Given the exponential growth of electronic discovery in even the most routine of litigations today, most law firms have turned to third-party vendors to process electronically stored information (“ESI”) for review and production.
Inevitably, disputes over the quality of vendors’ services will arise, particularly given the unexpected technological challenges litigants often face during ESI production. In a first-of-its-kind litigation between a major law firm and a leading vendor, Sullivan & Cromwell LLP (“S&C”) commenced a lawsuit in federal court against its electronic discovery vendor, Electronic Evidence Discovery Incorporated (“EED”), for EED’s alleged “untimely and inaccurate electronic discovery services.” In response, EED filed its own legal challenge against S&C in state court.
The parties ended their dispute earlier this year with a confidential settlement. However, this law firm-vendor litigation is not likely to be the last of its kind.
S&C required the services of an electronic discovery vendor for its representation of a client in an unnamed litigation for discovery to be completed within a 30-day period. After S&C and EED entered into an agreement, S&C experienced numerous problems with EED’s performance. S&C commenced litigation in December 2007 against EED in the Southern District of New York to obtain a court order that EED could not collect on any unpaid bills that S&C owed under the parties’ agreement.
First, S&C claimed that EED’s poor performance included delays in loading electronic data, failure to keep S&C informed of when data would be ready to review, and missed deadlines for delivery of processed ESI to S&C. For example, EED informed S&C by email onMay 15, 2007 that a production of CD-ROMs was scheduled for delivery to S&C’s office on May 17, 2007. On that date, however, and only after S&C inquired about the status of the CD- ROMs, EED informed S&C that there had been a delay, but that the CD-ROMS would be delivered the next day. Later, EED informed S&C that only a small part of the promised production would be available on May 18 and that the bulk would be delivered several days later. The inconvenience to S&C was compounded by the May 30 discovery cutoff for the matter, less than ten days later. On another occasion, on May 23, 2007—one week before the discovery cutoff—EED informed S&C that it was unable to load any additional data or deliver any production because EED’s servers were down.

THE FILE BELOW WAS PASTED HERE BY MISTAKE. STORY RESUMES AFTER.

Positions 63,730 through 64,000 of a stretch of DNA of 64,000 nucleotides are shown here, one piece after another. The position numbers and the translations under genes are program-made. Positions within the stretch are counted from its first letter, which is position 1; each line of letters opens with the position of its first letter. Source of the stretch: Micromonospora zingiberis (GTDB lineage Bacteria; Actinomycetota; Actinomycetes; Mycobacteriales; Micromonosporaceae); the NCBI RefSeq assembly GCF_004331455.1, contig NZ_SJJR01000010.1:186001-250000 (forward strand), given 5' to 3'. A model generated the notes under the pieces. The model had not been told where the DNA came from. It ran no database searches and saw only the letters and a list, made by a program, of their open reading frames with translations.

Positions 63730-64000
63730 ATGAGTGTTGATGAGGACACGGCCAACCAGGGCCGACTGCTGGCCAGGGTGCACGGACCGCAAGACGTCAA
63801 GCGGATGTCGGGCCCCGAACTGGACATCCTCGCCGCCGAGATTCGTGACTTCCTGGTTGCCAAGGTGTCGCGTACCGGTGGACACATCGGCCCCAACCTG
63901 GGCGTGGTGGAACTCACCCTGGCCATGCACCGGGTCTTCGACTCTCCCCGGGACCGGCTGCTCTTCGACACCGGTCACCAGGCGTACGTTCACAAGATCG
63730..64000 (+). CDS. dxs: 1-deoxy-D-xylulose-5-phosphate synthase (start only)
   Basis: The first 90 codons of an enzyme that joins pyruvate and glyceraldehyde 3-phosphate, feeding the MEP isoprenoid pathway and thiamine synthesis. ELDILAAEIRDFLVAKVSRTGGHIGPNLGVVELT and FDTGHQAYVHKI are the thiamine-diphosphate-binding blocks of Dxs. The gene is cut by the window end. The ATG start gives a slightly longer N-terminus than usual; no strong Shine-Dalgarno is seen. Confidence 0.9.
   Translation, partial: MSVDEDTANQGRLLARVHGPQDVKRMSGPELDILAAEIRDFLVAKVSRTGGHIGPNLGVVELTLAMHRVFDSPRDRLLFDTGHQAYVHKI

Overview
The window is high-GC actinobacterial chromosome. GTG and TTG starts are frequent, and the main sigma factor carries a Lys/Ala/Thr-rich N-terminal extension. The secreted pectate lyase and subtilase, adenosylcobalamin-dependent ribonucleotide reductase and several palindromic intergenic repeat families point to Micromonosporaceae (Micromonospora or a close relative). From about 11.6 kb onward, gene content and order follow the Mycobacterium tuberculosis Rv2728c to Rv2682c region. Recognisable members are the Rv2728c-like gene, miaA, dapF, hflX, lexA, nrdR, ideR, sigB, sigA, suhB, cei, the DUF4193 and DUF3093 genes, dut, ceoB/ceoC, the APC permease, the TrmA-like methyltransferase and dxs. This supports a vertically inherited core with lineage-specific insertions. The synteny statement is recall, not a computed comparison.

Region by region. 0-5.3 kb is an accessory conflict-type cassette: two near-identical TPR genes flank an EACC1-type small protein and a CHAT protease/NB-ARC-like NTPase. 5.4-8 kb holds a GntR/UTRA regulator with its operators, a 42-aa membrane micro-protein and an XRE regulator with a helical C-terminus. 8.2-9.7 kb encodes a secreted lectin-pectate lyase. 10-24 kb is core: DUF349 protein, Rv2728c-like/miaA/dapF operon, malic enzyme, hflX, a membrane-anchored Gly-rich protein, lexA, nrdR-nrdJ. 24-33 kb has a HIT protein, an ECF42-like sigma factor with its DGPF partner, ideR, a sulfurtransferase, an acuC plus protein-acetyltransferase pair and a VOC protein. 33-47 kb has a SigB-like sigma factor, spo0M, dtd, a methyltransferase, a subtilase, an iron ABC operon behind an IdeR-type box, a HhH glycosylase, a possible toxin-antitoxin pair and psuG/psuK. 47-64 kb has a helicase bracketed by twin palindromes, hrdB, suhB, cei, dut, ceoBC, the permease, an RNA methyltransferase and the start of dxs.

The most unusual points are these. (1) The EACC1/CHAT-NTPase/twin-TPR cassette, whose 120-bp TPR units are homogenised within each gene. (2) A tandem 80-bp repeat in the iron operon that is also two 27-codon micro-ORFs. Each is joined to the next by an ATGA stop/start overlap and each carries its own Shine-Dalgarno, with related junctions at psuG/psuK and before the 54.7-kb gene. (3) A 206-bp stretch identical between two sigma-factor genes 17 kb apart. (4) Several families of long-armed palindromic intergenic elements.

In addition, S&C claimed that EED either did not perform any quality control on the production of documents, or failed to discover errors during the course of their quality control review. For example, S&C advised EED that a certain category of documents could not be produced without an additional level of review by S&C personnel. Despite this instruction, S&C claimed that five CD ROMs, 19 DVDs and two hard drives were improperly marked, and, if not for S&C’s own quality control, would have been produced without an additional level of review. This error was aggravated by the fact that the delivery of these documents occurred the day before the discovery cutoff. S&C also claimed that EED failed to provide an accurate list of bates numbers for electronically produced material and mismanaged the production of documents already reviewed by S&C—producing documents S&C had designated as non-responsive and failing to include proper confidentiality designations.
In response to S&C’s complaint, EED commenced its own action against S&C in New York Supreme Court. EED did not dispute any of the charges in S&C’s complaint, but sought payment under the contract theory of quantum meruit, arguing that EED was entitled to the value of the services it had provided. EED sought the amount S&C owed under the parties’ agreement, plus accrued interest, totaling $718,608.24.
Before the courts had the opportunity to weigh in on the merits of these disputes, S&C and EED reached a settlement. However, it may be only a matter of time before the next lawsuit between a large firm and an electronic discovery vendor is commenced. The high cost of electronic discovery—EED’s invoices for its work on S&C’s matter totaled over $1 million—the growing reliance on ESI, its importance to litigation, and the demands and deadlines of modern litigation all indicate that conflicts are bound to arise between law firms and vendors. This likelihood of litigation may lead to an increase in the already high costs of electronic discovery, as vendors begin to take on additional insurance to protect themselves.